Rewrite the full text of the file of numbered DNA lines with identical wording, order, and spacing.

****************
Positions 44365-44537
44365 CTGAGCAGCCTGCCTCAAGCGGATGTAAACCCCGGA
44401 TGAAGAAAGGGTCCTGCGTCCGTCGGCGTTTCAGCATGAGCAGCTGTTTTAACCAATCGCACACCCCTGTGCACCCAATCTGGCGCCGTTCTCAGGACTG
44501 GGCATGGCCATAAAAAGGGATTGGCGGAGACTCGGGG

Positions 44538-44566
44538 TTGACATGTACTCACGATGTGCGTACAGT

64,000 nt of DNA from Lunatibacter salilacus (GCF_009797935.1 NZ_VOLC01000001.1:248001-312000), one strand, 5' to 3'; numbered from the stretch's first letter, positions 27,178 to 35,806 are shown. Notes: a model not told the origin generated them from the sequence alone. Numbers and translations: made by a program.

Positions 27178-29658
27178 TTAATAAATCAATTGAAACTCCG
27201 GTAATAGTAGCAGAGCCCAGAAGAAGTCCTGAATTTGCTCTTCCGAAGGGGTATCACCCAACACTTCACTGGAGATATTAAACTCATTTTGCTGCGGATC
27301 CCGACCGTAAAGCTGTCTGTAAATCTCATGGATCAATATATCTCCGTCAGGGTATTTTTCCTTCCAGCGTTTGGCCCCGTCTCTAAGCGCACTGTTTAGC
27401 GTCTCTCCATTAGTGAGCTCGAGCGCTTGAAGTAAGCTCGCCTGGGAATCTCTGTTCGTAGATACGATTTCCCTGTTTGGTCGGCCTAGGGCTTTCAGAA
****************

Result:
Positions 44365-44537
44365 CTGAGCAGCCTGCCTCAAGCGGATGTAAACCCCGGA
44401 TGAAGAAAGGGTCCTGCGTCCGTCGGCGTTTCAGCATGAGCAGCTGTTTTAACCAATCGCACACCCCTGTGCACCCAATCTGGCGCCGTTCTCAGGACTG
44501 GGCATGGCCATAAAAAGGGATTGGCGGAGACTCGGGG

Positions 44538-44566
44538 TTGACATGTACTCACGATGTGCGTACAGT

64,000 nt of DNA from Lunatibacter salilacus (GCF_009797935.1 NZ_VOLC01000001.1:248001-312000), one strand, 5' to 3'; numbered from the stretch's first letter, positions 27,178 to 35,806 are shown. Notes: a model not told the origin generated them from the sequence alone. Numbers and translations: made by a program.

Positions 27178-29658
27178 TTAATAAATCAATTGAAACTCCG
27201 GTAATAGTAGCAGAGCCCAGAAGAAGTCCTGAATTTGCTCTTCCGAAGGGGTATCACCCAACACTTCACTGGAGATATTAAACTCATTTTGCTGCGGATC
27301 CCGACCGTAAAGCTGTCTGTAAATCTCATGGATCAATATATCTCCGTCAGGGTATTTTTCCTTCCAGCGTTTGGCCCCGTCTCTAAGCGCACTGTTTAGC
27401 GTCTCTCCATTAGTGAGCTCGAGCGCTTGAAGTAAGCTCGCCTGGGAATCTCTGTTCGTAGATACGATTTCCCTGTTTGGTCGGCCTAGGGCTTTCAGAA